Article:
“I remained too much inside my head and ended up losing my mind”
― Edgar Allan Poe
It’s probably safe to say that nineteenth century author, poet and literary critic Edgar Allan Poe is one of (if not the) most influential American writers to have worked in the horror and science fiction genres. Certainly his influence on genre cinema – post-World War Two cinema in particular – has remained unmatched, even to this day. Poe’s work was one of cold, brutal disconnection – romantic, yet desolate: little wonder then that it resonated so strongly with its disillusioned post-war audience. But as times change, cinema trends move to change with it, especially in these trying days of social distancing and isolation where Poe’s work – his themes of loneliness and sanity, in particular – has become frighteningly relevant once more. Patrick Picard’s The Bloodhound, the latest motion picture adaptation of Poe’s celebrated fictional oeuvre, plays up those cloying feelings of solitude and desperation, stripping Poe’s work to its barest essentials.
Since the birth of cinema in the later nineteenth century, the short stories, novels and poems of Edgar Allan Poe have been translated to the medium of the motion picture a staggering 400 times, not bad for a writer who’s entire career spanned just 25 years and who died at the young age of 40. Yet, it could be argued, the first truly successful translation of Poe’s work to the cinema screen was in the early 1930s with Murders in the Rue Morgue , the first of Universal Picture’s terror trilogy based on the writer’s stories and poems. Released in the wake of the phenomenal success of seminal horror flicks Dracula and Frankenstein (both 1931 and both key in shaping the horror genre for the next 30 years), producer Carl Laemmle Jr was looking for further macabre tales that he could bring to the silver screen, when director Robert Florey brought Poe’s 1841 short story to his attention.
The film made enough of an impact at the box office to please Laemmle and two more films followed in quick succession – The Black Cat  and The Raven . Although all three films had only a tenuous link with the original stories on which they were based (The Raven not actually being based on one of his works at all) and displayed very little of Poe’s desolate romanticism, with much of the writer’s themes and musings ejected in favour of the stark horror of the mutilated “outsider” (something that had also been on display in Dracula and Frankenstein) a theme that was familiar to the horror genre at that time, influenced by German cinema in the years that immediately followed the First World War.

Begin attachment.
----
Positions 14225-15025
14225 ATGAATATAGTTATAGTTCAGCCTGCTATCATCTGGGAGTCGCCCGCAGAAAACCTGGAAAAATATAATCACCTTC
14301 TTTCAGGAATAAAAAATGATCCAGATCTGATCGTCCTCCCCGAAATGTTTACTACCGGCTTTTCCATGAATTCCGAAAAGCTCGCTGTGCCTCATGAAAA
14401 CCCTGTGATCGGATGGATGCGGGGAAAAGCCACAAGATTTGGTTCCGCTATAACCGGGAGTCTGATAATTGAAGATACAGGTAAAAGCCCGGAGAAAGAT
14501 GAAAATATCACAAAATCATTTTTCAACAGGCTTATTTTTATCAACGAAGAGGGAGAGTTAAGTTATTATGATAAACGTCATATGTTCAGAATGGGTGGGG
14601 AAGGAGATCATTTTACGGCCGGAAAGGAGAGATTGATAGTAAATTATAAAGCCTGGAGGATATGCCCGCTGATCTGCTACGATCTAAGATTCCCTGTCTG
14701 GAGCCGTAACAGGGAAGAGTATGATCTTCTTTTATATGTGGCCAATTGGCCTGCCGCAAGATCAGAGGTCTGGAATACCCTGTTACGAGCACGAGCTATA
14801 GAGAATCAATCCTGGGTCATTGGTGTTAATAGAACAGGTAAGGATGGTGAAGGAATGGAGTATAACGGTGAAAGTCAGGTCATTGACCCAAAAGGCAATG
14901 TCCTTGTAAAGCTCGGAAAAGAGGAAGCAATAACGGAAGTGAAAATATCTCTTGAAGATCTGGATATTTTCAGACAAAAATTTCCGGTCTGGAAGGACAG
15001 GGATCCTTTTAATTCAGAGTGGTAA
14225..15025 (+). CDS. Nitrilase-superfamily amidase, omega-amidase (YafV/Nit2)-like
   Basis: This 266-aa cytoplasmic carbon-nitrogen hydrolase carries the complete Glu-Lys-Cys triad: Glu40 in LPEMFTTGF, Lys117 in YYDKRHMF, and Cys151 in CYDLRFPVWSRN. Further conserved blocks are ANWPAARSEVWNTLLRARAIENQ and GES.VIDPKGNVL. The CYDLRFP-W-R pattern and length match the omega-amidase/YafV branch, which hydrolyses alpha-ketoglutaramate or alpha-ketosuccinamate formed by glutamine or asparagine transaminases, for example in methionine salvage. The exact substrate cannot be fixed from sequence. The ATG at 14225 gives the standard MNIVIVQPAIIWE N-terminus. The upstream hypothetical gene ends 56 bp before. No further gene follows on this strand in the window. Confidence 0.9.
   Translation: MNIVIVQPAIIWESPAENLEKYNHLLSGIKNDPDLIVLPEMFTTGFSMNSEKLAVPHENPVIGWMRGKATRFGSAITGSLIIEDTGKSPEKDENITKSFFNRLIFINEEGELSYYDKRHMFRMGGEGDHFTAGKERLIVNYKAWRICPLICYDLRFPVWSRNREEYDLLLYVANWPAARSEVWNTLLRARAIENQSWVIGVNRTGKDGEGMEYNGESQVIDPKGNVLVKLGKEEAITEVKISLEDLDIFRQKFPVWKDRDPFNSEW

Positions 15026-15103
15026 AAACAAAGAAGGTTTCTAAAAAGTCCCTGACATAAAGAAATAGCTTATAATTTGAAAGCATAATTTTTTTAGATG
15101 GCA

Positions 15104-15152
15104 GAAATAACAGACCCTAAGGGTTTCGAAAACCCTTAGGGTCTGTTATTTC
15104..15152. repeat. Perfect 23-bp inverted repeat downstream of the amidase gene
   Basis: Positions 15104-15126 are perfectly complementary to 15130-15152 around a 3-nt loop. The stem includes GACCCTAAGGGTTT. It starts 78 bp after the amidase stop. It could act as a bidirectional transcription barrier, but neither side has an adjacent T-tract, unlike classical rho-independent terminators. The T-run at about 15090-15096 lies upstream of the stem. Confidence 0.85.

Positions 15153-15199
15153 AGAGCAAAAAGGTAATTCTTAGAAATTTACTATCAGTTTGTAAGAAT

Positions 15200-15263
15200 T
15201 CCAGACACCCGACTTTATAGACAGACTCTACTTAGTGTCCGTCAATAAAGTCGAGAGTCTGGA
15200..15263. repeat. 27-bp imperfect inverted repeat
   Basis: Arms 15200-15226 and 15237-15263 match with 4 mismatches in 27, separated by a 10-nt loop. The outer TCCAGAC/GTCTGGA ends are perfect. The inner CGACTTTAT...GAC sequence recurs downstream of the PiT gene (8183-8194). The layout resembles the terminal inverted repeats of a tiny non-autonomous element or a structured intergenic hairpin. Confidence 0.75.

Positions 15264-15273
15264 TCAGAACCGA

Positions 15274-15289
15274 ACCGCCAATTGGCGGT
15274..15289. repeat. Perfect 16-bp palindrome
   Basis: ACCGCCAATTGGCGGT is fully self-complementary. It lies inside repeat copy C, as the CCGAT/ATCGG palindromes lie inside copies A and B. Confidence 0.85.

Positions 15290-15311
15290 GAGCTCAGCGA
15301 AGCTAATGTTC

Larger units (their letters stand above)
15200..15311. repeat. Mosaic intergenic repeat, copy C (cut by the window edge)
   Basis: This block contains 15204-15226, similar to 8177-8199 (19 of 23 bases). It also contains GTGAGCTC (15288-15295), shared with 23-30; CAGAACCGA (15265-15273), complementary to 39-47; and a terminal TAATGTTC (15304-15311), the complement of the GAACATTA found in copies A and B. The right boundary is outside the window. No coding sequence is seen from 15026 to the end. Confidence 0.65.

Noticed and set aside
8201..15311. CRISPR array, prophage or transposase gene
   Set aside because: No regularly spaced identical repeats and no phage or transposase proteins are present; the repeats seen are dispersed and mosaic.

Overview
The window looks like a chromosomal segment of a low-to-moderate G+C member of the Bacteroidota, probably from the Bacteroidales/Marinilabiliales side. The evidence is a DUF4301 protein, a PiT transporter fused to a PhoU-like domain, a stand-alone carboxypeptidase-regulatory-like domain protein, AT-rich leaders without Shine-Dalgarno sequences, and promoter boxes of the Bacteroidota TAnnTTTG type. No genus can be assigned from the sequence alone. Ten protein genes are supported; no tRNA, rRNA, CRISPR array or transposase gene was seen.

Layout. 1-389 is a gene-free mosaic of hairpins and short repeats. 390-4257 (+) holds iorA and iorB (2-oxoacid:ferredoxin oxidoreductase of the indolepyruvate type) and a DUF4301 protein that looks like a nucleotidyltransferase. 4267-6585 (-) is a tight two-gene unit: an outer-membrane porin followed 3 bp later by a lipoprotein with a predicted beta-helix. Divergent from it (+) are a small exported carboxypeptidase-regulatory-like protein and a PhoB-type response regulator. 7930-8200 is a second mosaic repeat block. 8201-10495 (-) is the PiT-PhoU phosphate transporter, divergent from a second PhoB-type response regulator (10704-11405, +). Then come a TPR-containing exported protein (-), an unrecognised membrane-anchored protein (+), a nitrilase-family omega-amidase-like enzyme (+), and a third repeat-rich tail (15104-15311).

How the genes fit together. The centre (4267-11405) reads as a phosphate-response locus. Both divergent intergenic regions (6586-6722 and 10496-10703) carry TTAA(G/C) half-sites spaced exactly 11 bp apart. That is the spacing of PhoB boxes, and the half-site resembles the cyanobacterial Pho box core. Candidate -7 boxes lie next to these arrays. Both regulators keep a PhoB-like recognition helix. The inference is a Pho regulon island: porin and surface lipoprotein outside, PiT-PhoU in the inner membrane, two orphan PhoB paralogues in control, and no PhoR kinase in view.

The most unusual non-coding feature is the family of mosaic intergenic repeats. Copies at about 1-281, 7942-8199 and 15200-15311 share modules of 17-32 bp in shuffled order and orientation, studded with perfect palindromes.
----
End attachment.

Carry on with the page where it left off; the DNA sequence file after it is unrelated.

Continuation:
By the start of the 1920s, post-war Germany had been in the grip of a moralistic nervous breakdown, with the German people finding themselves increasingly isolated by a bitter and resentful world. Around this time German cinema saw the establishment of a new creative movement known as German Expressionism, a dark and often disturbing style of cinema that had sprung from the country’s horrifying experiences during four years of bloody conflict. A great many of these films dealt with themes of physical disfigurement and forced facial mutilation. Many of the characters from these films were physically grotesque and monstrous, purposefully redolent of the images people were now seeing within the pages of their daily German newspapers: wounded soldiers placed into hospitals and sanatoriums, invalided out of the war due to the sheer severity of their injuries.
Laemmle knew all too well of the scenes the German people faced as the soldiers came home in 1918. Born Karl Lämmle to a Jewish family in Laupheim, Württemberg in the German Confederation, Laemmle had made it his mission to move away from the troubled area as soon as he was able, but both family connections and his Jewish roots insured a continued interest in its politics and the uneasy relationship it had with nearby Germany. It was no coincidence that those films under Laemmle’s purview were imbued with the uncomfortable examinations of the dark, unconscionable deeds of the human soul.